Curie, born and raised in Poland, was frustrated by the lack of academic opportunities in her homeland. In 1891, at the age of 24, she immigrated to Paris. Life was difficult at first; she studied during the day and tutored in the evenings. Two years later, though, she earned a degree in physics, launching a stellar career that culminated with two Nobel prizes.

Exceptionally creative people such as Curie and Freud possess many traits, of course, but their "openness to experience" is the most important, says the cognitive psychologist Scott Barry Kaufman of the University of Pennsylvania. That seems to hold for entire societies as well.

Consider a country like Japan, which has historically been among the world’s most closed societies. Examining the long stretch of time from 580 to 1939, Dean Simonton of the University of California, writing in the Journal of Personality and Social Psychology, compared Japan’s "extra cultural influx" (immigration and travel abroad, for example) in different eras with its output in such fields as medicine, philosophy, painting and literature. Dr Simonton found a consistent correlation: the greater Japan’s openness, the greater its achievements.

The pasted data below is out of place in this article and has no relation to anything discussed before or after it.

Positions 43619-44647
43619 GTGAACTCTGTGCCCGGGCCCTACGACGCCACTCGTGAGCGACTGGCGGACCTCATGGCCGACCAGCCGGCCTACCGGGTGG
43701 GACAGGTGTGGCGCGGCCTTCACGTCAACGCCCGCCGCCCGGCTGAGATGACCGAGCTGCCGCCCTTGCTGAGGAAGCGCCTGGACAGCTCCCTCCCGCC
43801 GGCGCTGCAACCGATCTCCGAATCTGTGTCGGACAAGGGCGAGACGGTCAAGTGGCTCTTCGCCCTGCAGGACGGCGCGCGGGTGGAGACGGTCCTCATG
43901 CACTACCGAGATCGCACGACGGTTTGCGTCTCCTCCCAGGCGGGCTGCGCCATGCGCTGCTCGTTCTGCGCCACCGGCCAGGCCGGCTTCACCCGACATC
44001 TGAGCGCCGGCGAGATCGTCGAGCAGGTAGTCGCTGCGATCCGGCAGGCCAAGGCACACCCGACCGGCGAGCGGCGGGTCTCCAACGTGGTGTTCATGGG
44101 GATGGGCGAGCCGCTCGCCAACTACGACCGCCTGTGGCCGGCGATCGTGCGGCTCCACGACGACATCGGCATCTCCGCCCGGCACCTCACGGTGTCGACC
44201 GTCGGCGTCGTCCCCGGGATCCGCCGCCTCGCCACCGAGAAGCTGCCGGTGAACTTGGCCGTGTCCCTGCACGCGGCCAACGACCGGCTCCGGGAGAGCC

It is not necessarily new ideas from the outside that directly drive innovation, Dr Simonton argues. It is simply their presence as a goad. Some people start to see the arbitrary nature of many of their own cultural habits and open their minds to new possibilities. Once you recognise that there is another way of doing X or thinking about Y, all sorts of new channels open to you, he says. "The awareness of cultural variety helps set the mind free," he concludes.

History bears this out. In ancient Athens, foreigners known as metics (today we would call them resident aliens) contributed mightily to the city-state’s brilliance. Renaissance Florence recruited the best and brightest from the crumbling Byzantine Empire. Even when the "extra cultural influx" arrives uninvited, as it did in India during the British Raj, creativity sometimes results. The intermingling of cultures sparked the "Bengal Renaissance" of the late 19th century.

In a 2014 study published in the Creativity Research Journal, Dr Ritter and her colleagues found that people did not need to participate directly in a schema violation to boost their own creative thinking. Merely watching an actor perform an "upside-down" task did the trick, provided that the participants identified with the actor. This suggests that even nonimmigrants benefit from the otherness of the newcomer.

Not all cultural collisions end happily, of course, and not all immigrants become geniuses. The adversity that spurs some to greatness sends others into despair. But as we wrestle with our own immigration and refugee policies, we would be wise to view the welcome mat not as charity but, rather, as enlightened self-interest. Once creativity is in the air, we all breathe a more stimulating air.

• Weiner is the author of The Geography of Genius: A Search for the World’s Most Creative Places, From Ancient Athens to Silicon Valley.